Including Donie Buckley and Stephen Rochford, both of whom – for a while at least – had also been touted as being part of Colm O’Rourke’s crew here in Meath. What a pity that didn’t turn out to be true. It didn’t take long for what we missed out on to become obvious what we’d missed out on!
Naturally, when a new management team comes in, they may bring in players who have never played at that level previously. Or, as has unfortunately been the case in Meath, experienced campaigners may be cut adrift.
Off the top of my head, Jason Doherty and Robbie Hennelly are the only long serving warriors – other than those who’ve retired – who appear to be no longer involved. Against that, new stars (to this neutral observer anyway) such as Colm Reape, Jack Coyne, Sam Callinan, Jack Kearney and David McBrien have – all in differing ways – given McStay’s men something different.
Moreover, viewed through a different lens, the management team – which also includes McStay’s brother-in-law Liam McHale – have taken some of the county’s established stars.
Nobody does that apply more to than Aidan O’Shea. In my opinion, the Breaffy man is on a par with David Clifford and Brian Fenton in terms of being one of the most naturally gifted and influential footballers in the country.
However, where they differ is that, with the other two, positionally at least, their best spots are more or less set in stone, where exactly to place big Aidan with a view to making best use of his mercurial talents has been one of the great sporting conundrums of the past decade or more. For what it’s worth, this corner once saw him play a Sigerson Cup campaign at centre half back for what used to be called DIT and thought he excelled thence. Now though, it would seem the new Mayo boss has finally cracked the code.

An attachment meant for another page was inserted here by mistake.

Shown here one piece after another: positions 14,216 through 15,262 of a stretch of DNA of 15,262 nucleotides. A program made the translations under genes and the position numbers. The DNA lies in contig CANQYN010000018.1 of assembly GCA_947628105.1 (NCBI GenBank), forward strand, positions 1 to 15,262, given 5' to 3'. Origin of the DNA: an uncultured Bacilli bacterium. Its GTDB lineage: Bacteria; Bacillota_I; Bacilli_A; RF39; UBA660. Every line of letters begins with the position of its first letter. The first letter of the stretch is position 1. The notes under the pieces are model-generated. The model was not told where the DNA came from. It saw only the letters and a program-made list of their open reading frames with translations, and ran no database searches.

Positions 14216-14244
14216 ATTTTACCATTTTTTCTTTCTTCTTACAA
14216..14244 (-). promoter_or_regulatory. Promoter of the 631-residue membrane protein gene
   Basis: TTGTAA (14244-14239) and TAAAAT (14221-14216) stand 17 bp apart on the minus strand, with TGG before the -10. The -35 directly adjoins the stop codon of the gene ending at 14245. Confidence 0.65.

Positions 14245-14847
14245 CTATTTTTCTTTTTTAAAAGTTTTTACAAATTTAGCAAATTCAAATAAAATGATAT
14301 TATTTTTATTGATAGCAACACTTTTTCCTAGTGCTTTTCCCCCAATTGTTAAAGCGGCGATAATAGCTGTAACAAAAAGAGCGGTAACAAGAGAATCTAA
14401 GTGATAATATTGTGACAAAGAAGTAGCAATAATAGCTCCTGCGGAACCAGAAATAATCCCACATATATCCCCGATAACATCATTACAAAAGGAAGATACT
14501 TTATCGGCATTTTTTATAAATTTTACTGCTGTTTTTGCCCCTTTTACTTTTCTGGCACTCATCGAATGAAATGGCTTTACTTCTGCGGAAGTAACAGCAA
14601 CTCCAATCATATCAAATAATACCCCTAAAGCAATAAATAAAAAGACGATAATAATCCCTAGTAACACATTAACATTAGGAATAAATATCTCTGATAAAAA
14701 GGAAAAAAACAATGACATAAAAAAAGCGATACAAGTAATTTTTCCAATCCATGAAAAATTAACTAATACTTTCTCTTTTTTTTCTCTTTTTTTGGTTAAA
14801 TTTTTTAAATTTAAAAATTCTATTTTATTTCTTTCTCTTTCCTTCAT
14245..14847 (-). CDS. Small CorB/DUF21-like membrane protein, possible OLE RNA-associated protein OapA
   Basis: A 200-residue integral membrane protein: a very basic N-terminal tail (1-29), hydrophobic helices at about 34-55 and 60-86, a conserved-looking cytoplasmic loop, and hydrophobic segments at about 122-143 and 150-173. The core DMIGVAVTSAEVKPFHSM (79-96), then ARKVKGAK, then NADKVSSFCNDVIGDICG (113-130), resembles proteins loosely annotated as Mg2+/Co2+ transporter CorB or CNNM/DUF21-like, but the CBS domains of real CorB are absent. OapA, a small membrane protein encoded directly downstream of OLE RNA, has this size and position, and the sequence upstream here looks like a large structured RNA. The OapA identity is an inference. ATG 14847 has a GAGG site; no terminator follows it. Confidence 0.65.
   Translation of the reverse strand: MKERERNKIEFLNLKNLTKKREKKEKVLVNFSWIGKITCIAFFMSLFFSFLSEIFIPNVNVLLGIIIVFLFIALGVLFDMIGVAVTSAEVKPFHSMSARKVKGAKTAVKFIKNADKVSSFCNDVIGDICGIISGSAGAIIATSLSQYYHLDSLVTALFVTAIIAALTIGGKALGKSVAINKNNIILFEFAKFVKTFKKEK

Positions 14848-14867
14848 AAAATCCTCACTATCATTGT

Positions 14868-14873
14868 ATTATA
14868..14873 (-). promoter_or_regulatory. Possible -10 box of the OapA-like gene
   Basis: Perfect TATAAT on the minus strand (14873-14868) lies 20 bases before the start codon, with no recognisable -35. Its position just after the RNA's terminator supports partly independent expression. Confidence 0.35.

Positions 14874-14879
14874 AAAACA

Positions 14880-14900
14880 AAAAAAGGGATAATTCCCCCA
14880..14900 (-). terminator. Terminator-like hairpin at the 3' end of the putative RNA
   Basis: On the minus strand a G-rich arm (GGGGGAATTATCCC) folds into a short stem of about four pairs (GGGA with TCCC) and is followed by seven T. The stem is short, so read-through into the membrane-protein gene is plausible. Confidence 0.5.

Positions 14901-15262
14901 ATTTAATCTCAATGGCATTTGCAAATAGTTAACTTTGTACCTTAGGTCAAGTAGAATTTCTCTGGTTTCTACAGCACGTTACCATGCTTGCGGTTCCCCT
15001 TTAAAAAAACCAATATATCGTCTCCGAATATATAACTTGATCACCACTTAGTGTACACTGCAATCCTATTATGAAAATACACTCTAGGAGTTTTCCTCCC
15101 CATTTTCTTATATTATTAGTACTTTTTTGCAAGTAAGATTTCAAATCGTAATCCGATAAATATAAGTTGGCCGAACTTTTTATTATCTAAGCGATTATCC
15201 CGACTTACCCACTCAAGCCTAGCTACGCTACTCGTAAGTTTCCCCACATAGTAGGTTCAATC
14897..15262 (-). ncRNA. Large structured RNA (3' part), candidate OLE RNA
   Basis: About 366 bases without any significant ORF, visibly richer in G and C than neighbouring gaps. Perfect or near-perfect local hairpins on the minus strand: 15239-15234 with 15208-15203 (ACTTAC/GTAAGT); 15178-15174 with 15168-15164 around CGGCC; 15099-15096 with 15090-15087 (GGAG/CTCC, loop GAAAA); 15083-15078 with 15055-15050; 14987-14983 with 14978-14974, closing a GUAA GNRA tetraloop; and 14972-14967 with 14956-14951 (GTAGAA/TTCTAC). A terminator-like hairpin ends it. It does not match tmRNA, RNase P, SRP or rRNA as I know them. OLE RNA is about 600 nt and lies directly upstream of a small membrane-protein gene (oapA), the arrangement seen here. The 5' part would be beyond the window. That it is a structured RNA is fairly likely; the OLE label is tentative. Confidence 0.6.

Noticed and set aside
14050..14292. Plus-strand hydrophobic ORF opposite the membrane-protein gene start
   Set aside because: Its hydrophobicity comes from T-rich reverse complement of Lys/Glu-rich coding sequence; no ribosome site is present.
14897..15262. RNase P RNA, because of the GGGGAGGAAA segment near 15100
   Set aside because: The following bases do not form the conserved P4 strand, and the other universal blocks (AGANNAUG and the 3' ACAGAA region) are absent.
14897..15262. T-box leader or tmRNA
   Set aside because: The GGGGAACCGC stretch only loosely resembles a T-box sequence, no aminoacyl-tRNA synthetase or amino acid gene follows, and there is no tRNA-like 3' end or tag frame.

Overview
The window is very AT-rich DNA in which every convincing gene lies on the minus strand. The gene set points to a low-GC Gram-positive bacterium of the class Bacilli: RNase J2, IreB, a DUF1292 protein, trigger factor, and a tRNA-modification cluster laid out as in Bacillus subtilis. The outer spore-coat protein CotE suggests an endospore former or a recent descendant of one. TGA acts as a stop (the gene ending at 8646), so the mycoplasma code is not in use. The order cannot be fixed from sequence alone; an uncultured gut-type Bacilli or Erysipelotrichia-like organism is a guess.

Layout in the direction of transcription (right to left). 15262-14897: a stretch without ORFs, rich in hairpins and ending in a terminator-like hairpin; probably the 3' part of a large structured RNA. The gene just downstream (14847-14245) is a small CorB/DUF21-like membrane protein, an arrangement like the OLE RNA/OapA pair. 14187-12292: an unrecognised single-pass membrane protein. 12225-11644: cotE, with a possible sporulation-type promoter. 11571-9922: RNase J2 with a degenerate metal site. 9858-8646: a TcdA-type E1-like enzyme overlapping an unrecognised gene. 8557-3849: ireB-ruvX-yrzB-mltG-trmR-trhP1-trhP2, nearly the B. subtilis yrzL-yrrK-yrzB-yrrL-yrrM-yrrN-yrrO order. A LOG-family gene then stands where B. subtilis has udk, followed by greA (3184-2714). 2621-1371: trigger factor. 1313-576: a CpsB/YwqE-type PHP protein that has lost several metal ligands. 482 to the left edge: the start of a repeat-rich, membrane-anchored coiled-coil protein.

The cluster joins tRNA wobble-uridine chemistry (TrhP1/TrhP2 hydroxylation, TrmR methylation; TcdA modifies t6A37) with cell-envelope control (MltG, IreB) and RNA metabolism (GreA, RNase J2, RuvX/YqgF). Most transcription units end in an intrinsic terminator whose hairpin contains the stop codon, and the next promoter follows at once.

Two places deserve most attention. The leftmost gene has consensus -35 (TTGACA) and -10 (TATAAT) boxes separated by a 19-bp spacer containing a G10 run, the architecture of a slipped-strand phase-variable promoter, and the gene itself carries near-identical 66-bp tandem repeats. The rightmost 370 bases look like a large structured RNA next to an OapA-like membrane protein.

Simply by letting him do whatever he wants. Giving him a free role. Licence to impact play wherever he can. Greatness should never by restrained by instruction. With the unfairly much maligned Advanced Mark in play, it would be counterproductive in the extreme to tie a player of O’Shea’s acumen down to a specific role. Especially when it became plain as the light of day that nobody knew exactly what his best position was.